DTV transition has been going on for the past 15 years, but digital
signals will remain a long way from perfect once the analog signals are
shut off. And several new digital signal distribution technologies are
on the horizon.
Harris-equipped transmission facility on Mount Mansfield in Vermont
serving WCAX-TV, the CBS affiliate for the Burlington market. |
One of many stations' first orders of business
will be honing digital signals with the help of antenna and transmitter
vendors such as Acrodyne, Axcera, ERI, Harris, L-3 and Rohde &
Many TV stations are moving from low-band VHF (Channels
2–6) to higher-band UHF locations. UHF offers lower interference than
VHF, but covering the same contour takes more power. Once stations are
broadcasting digital-only signals, they'll likely see coverage gaps in
their market areas.
"No one really understands all of the
consequences of offering a digital signal versus an analog one," said
Richard Fiore, senior director of transmission and mobility for Thomson
Grass Valley in Beaverton, Ore. "These questions will have to be
answered once the analog TV systems go off the air."
stations have dipped a toe into the shutoff with temporary tests. Rolin
Lintag, a veteran transmitter engineer said those stations, "have seen
what they are up against as far as actual coverage and viewership are
concerned. But most TV stations have not done this yet, and are
clueless as to what exactly will happen to their viewership come Feb.
FILLING THE HOLES
transmission is one possible gap filler. The Federal Communications
Commission OK'd DTx in November after kicking it around for years. DTx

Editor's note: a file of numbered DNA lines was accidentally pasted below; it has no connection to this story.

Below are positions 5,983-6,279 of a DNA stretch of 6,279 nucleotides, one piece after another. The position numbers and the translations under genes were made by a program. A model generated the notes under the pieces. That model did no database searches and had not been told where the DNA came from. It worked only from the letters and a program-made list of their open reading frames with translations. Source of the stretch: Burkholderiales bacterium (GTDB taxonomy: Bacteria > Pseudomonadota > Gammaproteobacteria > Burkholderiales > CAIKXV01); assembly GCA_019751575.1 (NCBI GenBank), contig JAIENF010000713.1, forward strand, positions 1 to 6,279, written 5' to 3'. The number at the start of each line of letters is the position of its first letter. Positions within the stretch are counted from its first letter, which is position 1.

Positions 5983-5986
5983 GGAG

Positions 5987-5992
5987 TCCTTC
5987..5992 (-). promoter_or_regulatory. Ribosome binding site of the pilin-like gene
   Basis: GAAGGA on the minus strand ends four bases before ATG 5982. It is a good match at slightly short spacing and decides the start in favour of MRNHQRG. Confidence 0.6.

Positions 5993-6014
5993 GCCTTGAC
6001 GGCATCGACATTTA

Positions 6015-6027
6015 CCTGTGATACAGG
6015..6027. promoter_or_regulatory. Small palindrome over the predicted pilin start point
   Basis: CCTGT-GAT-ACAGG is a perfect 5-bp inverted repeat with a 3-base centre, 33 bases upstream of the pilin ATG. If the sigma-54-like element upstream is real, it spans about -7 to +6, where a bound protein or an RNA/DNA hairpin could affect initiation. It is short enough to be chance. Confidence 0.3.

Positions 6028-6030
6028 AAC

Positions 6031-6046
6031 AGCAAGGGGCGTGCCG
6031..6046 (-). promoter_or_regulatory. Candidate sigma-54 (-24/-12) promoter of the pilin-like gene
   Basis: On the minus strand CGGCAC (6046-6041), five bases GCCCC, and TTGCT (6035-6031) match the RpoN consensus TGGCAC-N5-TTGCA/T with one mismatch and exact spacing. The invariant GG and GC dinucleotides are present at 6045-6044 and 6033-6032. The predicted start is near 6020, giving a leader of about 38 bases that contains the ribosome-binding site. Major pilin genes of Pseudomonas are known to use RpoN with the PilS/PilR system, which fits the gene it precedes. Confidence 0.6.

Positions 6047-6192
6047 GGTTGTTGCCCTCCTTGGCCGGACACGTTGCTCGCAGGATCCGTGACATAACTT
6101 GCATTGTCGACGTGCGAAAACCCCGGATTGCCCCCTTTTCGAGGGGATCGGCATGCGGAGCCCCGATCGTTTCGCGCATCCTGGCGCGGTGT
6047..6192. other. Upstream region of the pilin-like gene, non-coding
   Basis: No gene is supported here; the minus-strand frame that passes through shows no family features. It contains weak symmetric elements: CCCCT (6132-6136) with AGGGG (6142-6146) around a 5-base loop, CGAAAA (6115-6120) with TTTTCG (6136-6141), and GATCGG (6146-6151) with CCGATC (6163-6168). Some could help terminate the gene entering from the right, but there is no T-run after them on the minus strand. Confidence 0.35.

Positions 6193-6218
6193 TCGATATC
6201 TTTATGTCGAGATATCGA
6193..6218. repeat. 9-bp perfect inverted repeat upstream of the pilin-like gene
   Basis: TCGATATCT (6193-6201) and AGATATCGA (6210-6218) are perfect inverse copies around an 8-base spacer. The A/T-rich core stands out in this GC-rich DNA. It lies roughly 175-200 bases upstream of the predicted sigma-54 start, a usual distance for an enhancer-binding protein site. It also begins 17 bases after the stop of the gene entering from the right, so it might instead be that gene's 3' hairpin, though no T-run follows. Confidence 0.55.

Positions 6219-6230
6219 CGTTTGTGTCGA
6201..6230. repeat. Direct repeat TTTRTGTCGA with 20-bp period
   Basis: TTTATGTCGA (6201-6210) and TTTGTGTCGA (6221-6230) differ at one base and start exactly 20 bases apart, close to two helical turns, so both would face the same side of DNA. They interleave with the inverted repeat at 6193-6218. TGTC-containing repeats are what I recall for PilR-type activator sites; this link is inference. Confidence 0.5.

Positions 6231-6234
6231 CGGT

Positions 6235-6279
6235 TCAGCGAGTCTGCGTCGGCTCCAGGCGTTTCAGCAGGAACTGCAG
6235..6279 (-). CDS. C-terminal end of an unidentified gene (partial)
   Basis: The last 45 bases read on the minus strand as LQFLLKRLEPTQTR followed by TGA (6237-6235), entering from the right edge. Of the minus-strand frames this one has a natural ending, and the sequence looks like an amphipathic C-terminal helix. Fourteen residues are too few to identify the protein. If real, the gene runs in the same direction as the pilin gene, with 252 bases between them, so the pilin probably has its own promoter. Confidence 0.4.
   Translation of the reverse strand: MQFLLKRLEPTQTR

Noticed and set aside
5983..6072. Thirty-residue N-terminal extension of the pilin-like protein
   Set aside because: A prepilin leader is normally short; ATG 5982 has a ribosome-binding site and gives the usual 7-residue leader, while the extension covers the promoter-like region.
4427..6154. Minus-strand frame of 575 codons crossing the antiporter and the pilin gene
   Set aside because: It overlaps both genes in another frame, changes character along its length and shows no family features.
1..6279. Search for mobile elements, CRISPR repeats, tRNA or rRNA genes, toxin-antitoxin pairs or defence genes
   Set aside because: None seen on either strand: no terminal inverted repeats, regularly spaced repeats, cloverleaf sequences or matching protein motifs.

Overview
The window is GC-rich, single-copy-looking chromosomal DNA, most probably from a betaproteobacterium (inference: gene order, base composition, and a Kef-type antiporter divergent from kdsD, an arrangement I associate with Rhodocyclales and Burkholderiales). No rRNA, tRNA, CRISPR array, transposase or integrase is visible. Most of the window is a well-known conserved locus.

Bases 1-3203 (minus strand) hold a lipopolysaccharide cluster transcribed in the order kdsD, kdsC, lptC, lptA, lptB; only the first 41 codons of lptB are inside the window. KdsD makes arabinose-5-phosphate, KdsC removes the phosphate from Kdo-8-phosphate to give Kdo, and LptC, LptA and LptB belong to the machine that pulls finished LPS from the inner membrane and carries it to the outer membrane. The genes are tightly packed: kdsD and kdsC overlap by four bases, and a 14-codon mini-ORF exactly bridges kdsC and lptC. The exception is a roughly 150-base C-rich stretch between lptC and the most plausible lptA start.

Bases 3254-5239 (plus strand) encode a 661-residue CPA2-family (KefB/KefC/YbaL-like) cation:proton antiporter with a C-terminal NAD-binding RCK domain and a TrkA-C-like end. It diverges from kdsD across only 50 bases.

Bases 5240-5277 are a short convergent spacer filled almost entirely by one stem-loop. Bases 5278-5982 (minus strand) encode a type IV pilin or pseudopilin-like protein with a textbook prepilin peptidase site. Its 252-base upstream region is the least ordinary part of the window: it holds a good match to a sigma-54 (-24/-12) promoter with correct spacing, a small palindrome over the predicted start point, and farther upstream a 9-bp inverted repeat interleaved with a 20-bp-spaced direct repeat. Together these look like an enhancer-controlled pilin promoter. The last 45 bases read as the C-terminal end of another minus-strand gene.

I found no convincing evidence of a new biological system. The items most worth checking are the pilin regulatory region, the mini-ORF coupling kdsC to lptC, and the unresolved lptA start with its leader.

is something broadcasters are just starting to ponder. First, they just
want to make sure the transition goes off without a hitch.
|Richard Fiore, senior director of transmission and mobility for Thomson Grass Valley |
think everyone is going to start talking about DTx, but they are going
to want to optimize their main signal first," said Rich Redmond,
director of strategic marketing at Harris Corp. Broadcasters have until
August 2009 to apply for special temporary authority to set up DTx
transmitters across their service areas. After that, they will have to
In Wilmington, N.C., the one market where the
FCC actually saw what happened when the analog TV signal was shut off,
Raycom-owned NBC affiliate WECT-TV lost part of its de facto coverage
area when it moved its transmitter closer to the ocean to better serve
viewers in its actual designated market area.
WECT does not plan
to deploy DTx to retain its out-of-market viewers, said Dan Ullmer,
chief engineer of Raycom's WECT and WSFX-TV in Wilmington.
ended up here in the late '90s with a signal pattern where much of our
signal went out of our market," Ullmer said. "When we were constructing
our new facilities, it didn't make sense to send so much power outside
of our market. We had to move our tower sites so our digital broadcasts
would better cover our actual market. Now, many viewers in our DMA have
a much better signal."
Still, if WECT wanted to serve its now
disenfranchised but out-of-market viewers, distributed transmission
would be the way to go, according to S. Merrill Weiss, president of
Merrill Weiss Group LLC and the originator of DTx.
It was WECT's
experience that helped the FCC realize that DTx would come in handy in
the new digital world, Weiss said. If TV stations shut off their analog
signals and millions of over-the-air TV watchers lose their signals as
a result—and some 15 percent of U.S. households still receive their TV
over the air—the FCC will shoulder much of the blame.
broadcasters start looking closely at the actual coverage of their
digital signals, DTx will be an actual solution to those types of
problems," said Jack Wilson, director of marketing and business
development at Lawrence, Pa.,-based Axcera, one of the few companies to
offer equipment that's been deployed in real DTx systems.
bit further down the road, broadcasters are looking seriously at mobile